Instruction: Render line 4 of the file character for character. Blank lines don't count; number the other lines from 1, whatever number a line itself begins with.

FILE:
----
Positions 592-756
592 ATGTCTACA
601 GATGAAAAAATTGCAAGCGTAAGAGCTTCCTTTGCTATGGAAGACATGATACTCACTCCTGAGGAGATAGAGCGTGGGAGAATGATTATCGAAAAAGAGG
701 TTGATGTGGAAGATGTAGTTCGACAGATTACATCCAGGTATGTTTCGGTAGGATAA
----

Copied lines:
701 TTGATGTGGAAGATGTAGTTCGACAGATTACATCCAGGTATGTTTCGGTAGGATAA